Chrysler, or more accurately Fiat Chrysler Automobiles (FCA), has lots of changes to all of its brands on deck. The company talked about the brands and plans at its Investor Day event on Tuesday, delineating what’s on tap for its Fiat, Chrysler, Dodge, Ram, Jeep, Alfa Romeo, Maserati, and Ferrari units in an all-day event at the company's Auburn Hills, Mich., U.S. headquarters.
Here are the biggies so far:
* Jeep will wear the mantle of Chrysler's lead global marque, with the goal of making Jeep the top SUV brand in the world, which it was until 1990. The company will focus on brand and product extension, lifecycle management, expansion of manufacturing footprint and dealership count. For the latter, the plan is to expand from 4,706 dealers last year to 6,023 by 2018, worldwide. The company is optimistic: it cites IHS Global stats that SUV growth will be 6% between 2013 and 2018, with Asia driving demand.
* The company acknowledged that there’s a "turf war" between Dodge and Chrysler divisions (that probably informs rumors that the company plans to euthanize the Dodge brand at some point). The company, which characterized Chrysler as FCA's mainstream North American brand, said the brand identity is "Ambitious American Ingenuity" focused on brand promises like "perfect balance of substance and style," "built with pride in North America," value, and world-class quality. In addition to honing the brand voice, promise and identity, the company will do a much-needed product portfolio extension by adding a small car, a mid crossover and full-size crossover, which FCA says will allow it to compete for an additional 7.6 million sales per year. Chrysler will also be the only division selling minivans, as the company is nixing Dodge Caravan.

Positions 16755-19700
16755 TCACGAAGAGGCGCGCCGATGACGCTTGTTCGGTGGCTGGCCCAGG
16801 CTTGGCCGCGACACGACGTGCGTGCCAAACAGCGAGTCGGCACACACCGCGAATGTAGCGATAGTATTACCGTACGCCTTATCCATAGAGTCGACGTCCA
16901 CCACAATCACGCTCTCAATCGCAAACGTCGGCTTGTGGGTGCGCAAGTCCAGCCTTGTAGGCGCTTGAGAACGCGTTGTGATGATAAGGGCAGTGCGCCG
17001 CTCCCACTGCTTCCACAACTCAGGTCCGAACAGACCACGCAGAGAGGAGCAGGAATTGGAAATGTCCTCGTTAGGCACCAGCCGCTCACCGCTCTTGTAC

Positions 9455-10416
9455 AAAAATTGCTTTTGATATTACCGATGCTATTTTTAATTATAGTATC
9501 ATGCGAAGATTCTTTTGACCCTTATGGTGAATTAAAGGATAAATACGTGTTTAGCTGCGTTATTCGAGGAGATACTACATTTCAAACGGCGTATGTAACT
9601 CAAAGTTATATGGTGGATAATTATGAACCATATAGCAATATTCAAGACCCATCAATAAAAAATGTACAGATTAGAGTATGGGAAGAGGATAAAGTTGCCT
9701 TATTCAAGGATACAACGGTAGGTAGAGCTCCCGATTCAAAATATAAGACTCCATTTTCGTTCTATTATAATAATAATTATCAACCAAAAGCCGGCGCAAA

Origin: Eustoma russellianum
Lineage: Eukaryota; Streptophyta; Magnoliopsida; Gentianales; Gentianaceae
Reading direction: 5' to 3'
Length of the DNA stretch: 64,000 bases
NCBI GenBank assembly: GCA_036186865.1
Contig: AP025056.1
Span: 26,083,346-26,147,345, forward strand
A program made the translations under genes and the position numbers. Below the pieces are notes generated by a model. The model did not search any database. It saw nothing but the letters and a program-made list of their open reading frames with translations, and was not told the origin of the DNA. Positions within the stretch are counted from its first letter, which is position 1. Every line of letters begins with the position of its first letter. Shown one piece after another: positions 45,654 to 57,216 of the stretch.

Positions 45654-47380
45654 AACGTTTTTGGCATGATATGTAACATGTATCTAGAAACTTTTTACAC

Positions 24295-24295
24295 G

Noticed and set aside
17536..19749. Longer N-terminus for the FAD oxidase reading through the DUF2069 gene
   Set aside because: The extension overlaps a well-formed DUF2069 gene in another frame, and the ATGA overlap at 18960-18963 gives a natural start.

* That leaves Dodge with the Dart, Charger, Challenger, and Avenger cars and Durango and Journey SUVs. The company is apparently still bullish on Dodge as a performance brand. On tap are the 2015 Challenger and Charger this summer and fall, respectively.
* Fiat is hoping to create some bipartite order to its hodgepodge of global vehicles and with a "rational, functional" side and an "emotional, aspirational" side, which will be elaborated in vehicles, marketing and retail experience. In his presentation, Chrysler CMO Olivier Francois, conceded that globally Fiat is blurred, with no common brand equity, inconsistent pricing, and maybe too many similar cars.
* Chrysler LLC's SRT performance marque will be consolidated under Dodge, which essentially boomerangs the performance marque back from whence it came. The company said Tim Kuniskis, president and CEO of Dodge, will handle the move. Famed designer of the Chrysler 300, former head of Dodge, and most recently head of the briefly-stand-alone SRT brand Ralph Gilles is SVP of product design and president and CEO of Motorsports.